14. As far as possible, make sure that all commitments made by professionals include reference to a target deadline.
  15. As far as possible, make sure that all commitments made include identification of the person or persons responsible for seeing that they are carried out.
  16. In general, when faced with any type of impasse:
    – Keep the focus on the child’s best interests
    – Emphasize what’s right rather than who’s right
    – Begin with areas of agreement among participants and work from there.
  17. When faced with an impasse resulting from differing views of “reality,” begin by accepting all views as equally valid, then explore ways of understanding why they differ.
  18. When faced with an impasse resulting from preconceived limits, begin by identifying the ideal response given the concerns, then work back to the possible.
  19. When faced with an impasse resulting from unknown obstacles try to find out what the hidden issues are through off-the-record conversations with key participants, and then work from there.
  20. When faced with an impasse resulting from the intransigence of a particular individual, try asking the person what they would do if they were in your place. If this doesn’t work, consider the following:
    – Switching professionals or agencies
    – Appealing to someone higher up in the organization
    – Lobbying other professionals to get them to influence or overrule the intransigent person
    – Going outside the system for the support.
  21. Where you have concerns regarding some aspect of human services, begin by addressing those concerns through appropriate channels within the system.
  22. If your concerns are not resolved from within the system, consider their seriousness, the strength of your case, the likelihood of success, and possible repercussions of applying pressure on the system.
  23. If warranted, develop a strategy for applying pressure by first identifying the issue(s), focus or target of the pressure, and the type of approach (political, legal, public) to be used.


Building the Path to Home: Links to Sustainable Housing for Individuals with Dual Diagnosis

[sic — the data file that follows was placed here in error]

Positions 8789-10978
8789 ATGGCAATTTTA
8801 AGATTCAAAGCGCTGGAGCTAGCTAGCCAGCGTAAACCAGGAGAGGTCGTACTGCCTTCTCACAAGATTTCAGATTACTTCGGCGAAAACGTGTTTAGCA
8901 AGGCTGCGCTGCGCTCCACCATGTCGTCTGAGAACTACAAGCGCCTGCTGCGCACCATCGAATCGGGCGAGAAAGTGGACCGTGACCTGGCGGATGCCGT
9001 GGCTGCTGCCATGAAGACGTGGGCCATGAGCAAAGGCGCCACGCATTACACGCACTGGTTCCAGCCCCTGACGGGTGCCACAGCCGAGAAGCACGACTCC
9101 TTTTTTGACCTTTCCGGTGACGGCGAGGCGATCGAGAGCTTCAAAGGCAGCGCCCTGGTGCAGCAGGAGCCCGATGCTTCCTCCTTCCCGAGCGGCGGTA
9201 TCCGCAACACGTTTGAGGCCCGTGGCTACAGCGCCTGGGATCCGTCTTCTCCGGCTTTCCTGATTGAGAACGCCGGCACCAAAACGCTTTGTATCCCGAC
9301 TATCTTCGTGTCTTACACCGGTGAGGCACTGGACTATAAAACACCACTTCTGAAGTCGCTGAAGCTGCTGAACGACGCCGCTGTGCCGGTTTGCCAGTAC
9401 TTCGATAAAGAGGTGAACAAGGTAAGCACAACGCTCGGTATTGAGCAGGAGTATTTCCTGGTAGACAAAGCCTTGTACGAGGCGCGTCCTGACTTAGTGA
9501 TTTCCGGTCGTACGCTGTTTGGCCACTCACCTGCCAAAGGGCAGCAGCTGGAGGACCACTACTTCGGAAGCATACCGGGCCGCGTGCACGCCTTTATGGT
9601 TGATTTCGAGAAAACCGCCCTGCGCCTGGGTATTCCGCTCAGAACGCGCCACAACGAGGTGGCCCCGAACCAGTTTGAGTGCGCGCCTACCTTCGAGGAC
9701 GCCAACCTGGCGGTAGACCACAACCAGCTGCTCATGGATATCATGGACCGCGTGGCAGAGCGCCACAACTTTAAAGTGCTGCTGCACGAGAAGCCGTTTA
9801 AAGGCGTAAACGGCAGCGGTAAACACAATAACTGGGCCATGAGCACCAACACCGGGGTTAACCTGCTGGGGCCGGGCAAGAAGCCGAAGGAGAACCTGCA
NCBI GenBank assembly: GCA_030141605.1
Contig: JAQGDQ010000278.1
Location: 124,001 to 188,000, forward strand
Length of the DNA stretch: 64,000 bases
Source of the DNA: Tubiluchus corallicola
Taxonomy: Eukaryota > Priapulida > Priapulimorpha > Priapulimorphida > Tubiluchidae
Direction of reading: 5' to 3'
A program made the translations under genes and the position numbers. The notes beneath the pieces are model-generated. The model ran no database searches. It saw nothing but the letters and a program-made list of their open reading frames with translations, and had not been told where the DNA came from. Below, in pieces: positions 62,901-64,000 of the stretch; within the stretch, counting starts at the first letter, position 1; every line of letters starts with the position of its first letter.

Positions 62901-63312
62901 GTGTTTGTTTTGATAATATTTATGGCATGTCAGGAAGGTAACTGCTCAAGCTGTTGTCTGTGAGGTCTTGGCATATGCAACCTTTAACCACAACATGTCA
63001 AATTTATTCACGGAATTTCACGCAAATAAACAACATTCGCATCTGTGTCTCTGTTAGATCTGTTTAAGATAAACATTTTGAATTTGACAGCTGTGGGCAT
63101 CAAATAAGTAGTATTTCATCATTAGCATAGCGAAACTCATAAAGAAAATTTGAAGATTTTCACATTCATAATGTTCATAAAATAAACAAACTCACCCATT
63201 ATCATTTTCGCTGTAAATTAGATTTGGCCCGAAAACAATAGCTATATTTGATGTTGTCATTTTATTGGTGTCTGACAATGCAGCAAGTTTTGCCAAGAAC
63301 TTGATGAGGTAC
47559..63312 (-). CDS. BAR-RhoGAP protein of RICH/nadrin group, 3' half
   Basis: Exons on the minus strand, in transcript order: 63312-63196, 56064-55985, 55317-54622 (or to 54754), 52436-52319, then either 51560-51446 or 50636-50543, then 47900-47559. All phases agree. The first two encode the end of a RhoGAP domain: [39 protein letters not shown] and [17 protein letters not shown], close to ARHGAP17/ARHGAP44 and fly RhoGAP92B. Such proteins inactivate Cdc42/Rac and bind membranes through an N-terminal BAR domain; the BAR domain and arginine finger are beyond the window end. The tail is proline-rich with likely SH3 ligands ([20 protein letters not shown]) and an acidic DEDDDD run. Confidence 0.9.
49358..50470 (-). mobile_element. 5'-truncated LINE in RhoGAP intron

Dual Diagnosis Consultative Support For Individuals/Families/Staff
Dual Diagnosis Consultation Format
Peel Dual Diagnosis Committee Case Consultation: Feedback Form
Case Presentation Peel Dual Diagnosis Committee Procedure Flow Chart


Brampton Parks and Recreation
Special Needs Social and Sports Programs. Special needs programs are designed to provide participants with the opportunity to make new friends, develop skills and have fun.

Mississauga Parks and Recreation
Special Needs Social and Sports Programs. Special needs programs are designed to provide participants with the opportunity to make new friends, develop skills and have fun.

Ontario Special Olympics
A list and description of programs and events available across the province. Contact information provided for each of the regional coordinators.

Town of Caledon – Recreation Department

Specifies groups to whom services are provided, including persons with special needs.


Ministry of Citizenship
Lists supports currently available for Ontarians with disabilities. Includes detailed information on the Ontario Disability Support Program, Ontario Tax Credits/Exemptions, Elementary/Secondary School Programs and Services, Supports for People with Developmental Disabilities, Home Care, Attendant Services/Outreach, Acquired Brain Injury Services and Children’s Treatment Centres.

Ministry of Children & Youth Services

  • Special Services at Home & Assistance for Children with Severe Disabilities
  • Assistance for Children with Severe Disabilities

Ministry of Community and Social Services – Developmental Services
The Developmental Services Department of the MCSS offers services and supports to help people with a developmental disability. This includes the community-driven Passport Program, Residential Supports, Special Services at Home

Ministry of Health & Long Term Care – Assistive Devices & Home Oxygen
The Ministry of Health & Long Term Care – Assistive Devices & Home Oxygen department offers programs and financial aid for people with long-term physical disability. This includes financial assistance for customized equipment such as wheelchairs and hearing aids.

Government of Ontario Central Forms Site
The Government of Ontario’s Central Forms Repository is essentially a library of government provided forms. These forms are available in various formats including HTML, PDF, and Word.

Canada Pension Plan for Children under
Children under the age of 25 may be eligible to receive Canadian Pension Plan benefits if they meet certain criteria, including  but not limited to being the child of a person receiving CPP disability benefit.

Individualized Funding Coalition of Ontario
Thr individualized Funding Coalition of Ontario works to  make individualized funding more accessible in ontario, including but not limited to providing more support for people with disabilitirs.

OHIP-Ontario Health Insurance